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Google Warns of Heliconia Exploitation Framework

Updated on 2022-12-04: Spyware maker Variston exploited Windows, browser zero-days

Google’s threat hunters obtained a set of exploitation frameworks designed to target Chrome, Firefox and Windows Defender in order to plant spyware, which they say belongs to Barcelona-based commercial surveillance vendor Variston. The code obtained by Google contained clues (likely inadvertently) including a script that was designed to remove references to Variston and its developers from the final binary, suggesting it was behind the exploits (see below).

The code obtained by Google contained clues (likely inadvertently) including a script that was designed to remove references to Variston and its developers from the final binary, suggesting it was behind the exploits.

When reached, Variston’s director Ralf Wegner said he hadn’t seen Google’s findings but didn’t deny the claims either. The bugs are now fixed. Remember, there’s a whole world of spyware outside just NSO… speaking of, the U.S. State Department said this week it’s committed to the “proliferation of foreign commercial spyware,” but says nothing about the ones at home. Read more:

Updated on 2022-12-01: Google Warns of Heliconia Exploitation Framework

In a blog post, Google’s Threat Analysis Group (TAG) details its findings about an exploitation framework called Heliconia. The framework appears to be linked to a Spanish company, Variston IT, which lists custom security solutions among its offerings. The “Heliconia framework exploits n-day vulnerabilities in Chrome, Firefox and Microsoft Defender and provides all the tools necessary to deploy a payload to a target device.” TAG learned of Heliconia from bug submissions that suggest it was being used to exploit those vulnerabilities in 2018 and 2019. Patches for the various vulnerabilities were released in 2021 and early 2022.


  • As Google points out “ …the commercial surveillance industry is thriving and has expanded significantly in recent years, creating risk for Internet users around the globe.” I’d like to see Google publish the list of the 30 or so commercial spyware vendors they are tracking, to make it easier for companies to both avoid buying from them and detect when attackers are using the tools. But you can find most of Google’s TAG reports to get the names of the companies and the indicators of use.
  • These tools are designed to attack specific vulnerabilities which have been patched. As such, you need to make sure that you’ve deployed the updates to Chrome, Firefox and Defender. Don’t overlook Chromium based browsers. This is a good time to see if you’ve been procrastinating deploying other updates and run that to ground. Don’t let impact deter you from finding a path: work with your business units to find how and when, then support their efforts to senior management.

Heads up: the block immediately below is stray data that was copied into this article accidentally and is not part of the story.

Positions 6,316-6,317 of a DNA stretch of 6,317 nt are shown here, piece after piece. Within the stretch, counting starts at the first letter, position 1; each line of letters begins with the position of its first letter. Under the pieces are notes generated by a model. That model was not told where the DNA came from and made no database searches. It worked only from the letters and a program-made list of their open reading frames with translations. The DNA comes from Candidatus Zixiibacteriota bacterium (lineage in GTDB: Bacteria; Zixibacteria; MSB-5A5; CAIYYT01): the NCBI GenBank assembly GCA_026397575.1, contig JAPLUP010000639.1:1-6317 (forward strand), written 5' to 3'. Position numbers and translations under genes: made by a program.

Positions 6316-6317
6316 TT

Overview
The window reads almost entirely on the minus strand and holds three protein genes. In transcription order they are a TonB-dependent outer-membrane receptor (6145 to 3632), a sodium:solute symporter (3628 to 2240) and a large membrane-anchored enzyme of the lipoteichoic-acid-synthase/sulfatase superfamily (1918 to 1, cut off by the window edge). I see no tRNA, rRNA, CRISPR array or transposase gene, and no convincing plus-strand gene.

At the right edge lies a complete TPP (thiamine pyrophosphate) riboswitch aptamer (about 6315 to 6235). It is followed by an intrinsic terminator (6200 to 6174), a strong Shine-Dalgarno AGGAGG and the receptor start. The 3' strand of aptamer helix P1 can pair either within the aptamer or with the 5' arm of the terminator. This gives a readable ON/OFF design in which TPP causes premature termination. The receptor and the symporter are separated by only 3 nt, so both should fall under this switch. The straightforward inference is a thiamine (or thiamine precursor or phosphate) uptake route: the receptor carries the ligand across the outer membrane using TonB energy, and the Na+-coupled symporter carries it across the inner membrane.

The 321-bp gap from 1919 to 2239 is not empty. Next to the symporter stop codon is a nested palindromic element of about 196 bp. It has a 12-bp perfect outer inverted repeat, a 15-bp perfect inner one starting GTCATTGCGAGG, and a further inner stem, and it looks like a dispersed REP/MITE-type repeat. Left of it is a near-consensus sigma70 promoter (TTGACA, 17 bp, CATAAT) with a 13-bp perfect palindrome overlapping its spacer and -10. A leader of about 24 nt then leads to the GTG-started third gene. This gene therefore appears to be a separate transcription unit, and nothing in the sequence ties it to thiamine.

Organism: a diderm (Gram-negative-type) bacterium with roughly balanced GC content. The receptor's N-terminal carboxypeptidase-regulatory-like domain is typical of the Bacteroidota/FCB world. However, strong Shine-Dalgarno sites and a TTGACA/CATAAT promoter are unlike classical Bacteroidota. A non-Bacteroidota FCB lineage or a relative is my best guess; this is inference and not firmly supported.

Updated on 2022-11-30

Google exposes new spyware vendor

Google’s TAG security team has publicly exposed the identity of a new commercial spyware vendor. Google says that Variston IT, a company based in Barcelona, Spain, is the author of a tool named Heliconia that can exploit vulnerabilities in products such as Chrome, Firefox, and Microsoft Defender. Google TAG researchers said they linked several past vulnerabilities to Variston’s Heliconia framework. They said that while the vulnerabilities are patched now, they were most likely exploited as zero-days by Heliconia’s customers. Read more: New details on commercial spyware vendor Variston

“TAG became aware of the Heliconia framework when Google received an anonymous submission to the Chrome bug reporting program. The submitter filed three bugs, each with instructions and an archive that contained source code. They used unique names in the bug reports including, ‘Heliconia Noise,’ ‘Heliconia Soft’ and ‘Files.’ TAG analyzed the submissions and found they contained frameworks for deploying exploits in the wild and a script in the source code included clues pointing to the possible developer of the exploitation frameworks, Variston IT.”


Google’s TAG connected three exploitation frameworks—Heliconia Noise, Heliconia Soft, and Heliconia Files—to a Spanish commercial spyware vendor Variston. Read more: Google Links Exploitation Frameworks to Spanish Spyware Vendor Variston

Alex Lim is a certified IT Technical Support Architect with over 15 years of experience in designing, implementing, and troubleshooting complex IT systems and networks. He has worked for leading IT companies, such as Microsoft, IBM, and Cisco, providing technical support and solutions to clients across various industries and sectors. Alex has a bachelor’s degree in computer science from the National University of Singapore and a master’s degree in information security from the Massachusetts Institute of Technology. He is also the author of several best-selling books on IT technical support, such as The IT Technical Support Handbook and Troubleshooting IT Systems and Networks. Alex lives in Bandar, Johore, Malaysia with his wife and two chilrdren. You can reach him at [email protected] or follow him on Website | Twitter | Facebook

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